About an hour before the kickoff of the 2008 SEC Championship Game, I was visiting with a member of the Alabama coaching staff on the floor of the Georgia Dome.
I asked if there was anything "special" I should be looking for as the No. 1 Crimson Tide (12-0) prepared to face Tim Tebow and No. 2 Florida (11-1) with a berth in the BCS Championship Game on the line.
"We're going to show him some things he hasn't seen before," said the coach. "The only question is how long it will take him to figure it out. And when he does figure it out, we hope to have a decent lead."
It looked like Alabama had gotten its wish when the Crimson Tide put together a 15-play, 91-yard touchdown drive to open the second half and then got a 27-yard field goal from Leigh Tiffin to take a 20-17 lead going into the fourth quarter. In Nick Saban's second year as head coach, it appeared Alabama had taken control of the game and was destined to play for the national championship.
But Tebow, the 2007 Heisman Trophy winner, still had a promise to keep. And the way he kept that promise earned this game a spot on our SEC Top 10 on CBS.
Back on Sept. 27 Florida's dream of an undefeated season came crashing to Earth as the No. 4 Gators lost at home to Ole Miss, 31-30. After the game, an emotional Tebow shouldered all the blame for the mistake-filled loss. And then he said this:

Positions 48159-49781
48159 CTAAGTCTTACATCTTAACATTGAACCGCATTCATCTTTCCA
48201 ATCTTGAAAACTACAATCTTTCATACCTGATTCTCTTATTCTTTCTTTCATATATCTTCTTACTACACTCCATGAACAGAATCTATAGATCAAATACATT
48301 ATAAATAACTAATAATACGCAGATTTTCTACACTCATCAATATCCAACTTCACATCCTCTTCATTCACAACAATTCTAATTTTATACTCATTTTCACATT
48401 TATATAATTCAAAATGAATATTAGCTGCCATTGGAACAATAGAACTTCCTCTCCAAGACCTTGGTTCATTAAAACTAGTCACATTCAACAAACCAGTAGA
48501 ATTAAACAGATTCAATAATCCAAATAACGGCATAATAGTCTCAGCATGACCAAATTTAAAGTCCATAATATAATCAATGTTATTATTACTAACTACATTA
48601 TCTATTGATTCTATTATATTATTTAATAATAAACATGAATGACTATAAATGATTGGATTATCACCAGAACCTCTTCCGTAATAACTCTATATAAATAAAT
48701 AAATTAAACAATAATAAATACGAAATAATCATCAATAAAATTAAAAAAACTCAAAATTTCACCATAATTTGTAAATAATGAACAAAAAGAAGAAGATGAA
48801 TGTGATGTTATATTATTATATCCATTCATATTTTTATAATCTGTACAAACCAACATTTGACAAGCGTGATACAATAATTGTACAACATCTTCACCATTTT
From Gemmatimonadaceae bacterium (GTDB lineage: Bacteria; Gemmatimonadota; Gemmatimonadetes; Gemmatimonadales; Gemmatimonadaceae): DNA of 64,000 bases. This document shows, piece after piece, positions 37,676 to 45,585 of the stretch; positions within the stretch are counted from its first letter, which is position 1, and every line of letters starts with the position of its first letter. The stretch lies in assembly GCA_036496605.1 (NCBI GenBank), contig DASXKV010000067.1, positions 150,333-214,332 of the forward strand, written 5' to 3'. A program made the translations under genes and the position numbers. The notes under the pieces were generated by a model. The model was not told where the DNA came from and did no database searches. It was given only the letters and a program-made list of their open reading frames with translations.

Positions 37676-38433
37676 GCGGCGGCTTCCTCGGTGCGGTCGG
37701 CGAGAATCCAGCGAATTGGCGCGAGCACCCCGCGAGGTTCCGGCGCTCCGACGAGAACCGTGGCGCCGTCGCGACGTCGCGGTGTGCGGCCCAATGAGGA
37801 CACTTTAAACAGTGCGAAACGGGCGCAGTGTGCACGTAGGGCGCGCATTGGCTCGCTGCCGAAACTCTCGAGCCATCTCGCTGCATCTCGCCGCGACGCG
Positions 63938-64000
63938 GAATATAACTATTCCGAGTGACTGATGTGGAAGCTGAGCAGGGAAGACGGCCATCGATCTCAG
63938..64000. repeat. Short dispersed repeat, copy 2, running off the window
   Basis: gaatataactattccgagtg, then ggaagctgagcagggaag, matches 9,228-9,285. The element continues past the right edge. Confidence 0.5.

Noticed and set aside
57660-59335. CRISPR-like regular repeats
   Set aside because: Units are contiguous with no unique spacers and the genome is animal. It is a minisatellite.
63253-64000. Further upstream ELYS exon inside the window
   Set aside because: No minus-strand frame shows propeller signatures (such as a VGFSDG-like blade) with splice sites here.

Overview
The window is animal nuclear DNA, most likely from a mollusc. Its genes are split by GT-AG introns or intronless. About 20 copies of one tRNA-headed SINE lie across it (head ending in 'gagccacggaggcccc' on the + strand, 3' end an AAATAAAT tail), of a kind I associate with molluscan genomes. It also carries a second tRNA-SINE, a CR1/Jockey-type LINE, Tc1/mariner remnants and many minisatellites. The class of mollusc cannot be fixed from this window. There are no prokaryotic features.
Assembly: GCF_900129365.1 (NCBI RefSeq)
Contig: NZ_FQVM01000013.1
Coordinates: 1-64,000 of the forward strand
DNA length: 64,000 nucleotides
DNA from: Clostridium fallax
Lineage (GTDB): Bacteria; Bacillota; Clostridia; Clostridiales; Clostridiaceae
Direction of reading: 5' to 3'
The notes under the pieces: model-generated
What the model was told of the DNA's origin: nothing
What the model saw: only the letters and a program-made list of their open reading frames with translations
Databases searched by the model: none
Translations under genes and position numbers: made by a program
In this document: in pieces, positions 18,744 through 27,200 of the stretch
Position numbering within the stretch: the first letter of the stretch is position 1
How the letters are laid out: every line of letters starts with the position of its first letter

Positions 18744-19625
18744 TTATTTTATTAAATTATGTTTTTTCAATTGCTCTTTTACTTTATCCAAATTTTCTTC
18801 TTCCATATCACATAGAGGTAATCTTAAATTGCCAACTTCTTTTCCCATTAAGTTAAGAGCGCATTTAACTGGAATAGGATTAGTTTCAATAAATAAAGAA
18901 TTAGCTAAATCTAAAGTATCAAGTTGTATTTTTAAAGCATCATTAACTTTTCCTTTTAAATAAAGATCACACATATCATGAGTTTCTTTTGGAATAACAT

"You have never seen any player in the entire country play as hard as I will play the rest of this season and you'll never see someone push the rest of the team as hard as I will push everybody the rest of this season, and you'll never see a team play harder than we will the rest of this season. God Bless."
Then he walked away from the podium.
Florida dominated the rest of its opponents to move back up the polls and earn the shot against Alabama in the first time No. 1 and No. 2 had ever met in the SEC Championship Game. Trailing by a field goal with 15 minutes to play, Florida coach Urban Meyer put the ball in the hands of Tebow and gave him a chance to fulfill that promise.
Tebow drove Florida 62 yards on 11 plays to give the Gators a four- point lead. The Florida defense got a three-and-out and the Gators had possession at their 35-yard line with 7:27 left.
After three straight running plays netted a first down, Tebow threw two of the best passes of his life. He dropped a perfect ball between two Alabama defenders into the arms of Louis Murphy for 33 yards. Then he threw a strike of 15 yards to Aaron Hernandez down to the Alabama 6 yard line. Three plays later Tebow threw a five-yard touchdown pass to Riley Cooper with only 2:50 left.
Alabama's final drive was stopped by a Joe Haden interception with 1:39 left and Florida won 31-20.
After the game, I found the Alabama coach who had given me the pre-game scouting report on Tebow.
"I don't want to hear from anybody ever again that he can't pass," said the coach. "Every time they needed to make a big throw, he made it. We threw everything we had at him."
Tim Tebow and the Gators went on from Atlanta to take the final step in fulfilling his promise, beating No. 2 Oklahoma 24-14 for the BCS title. Today there is a plaque honoring "The Promise" outside of Ben Hill Griffin Stadium.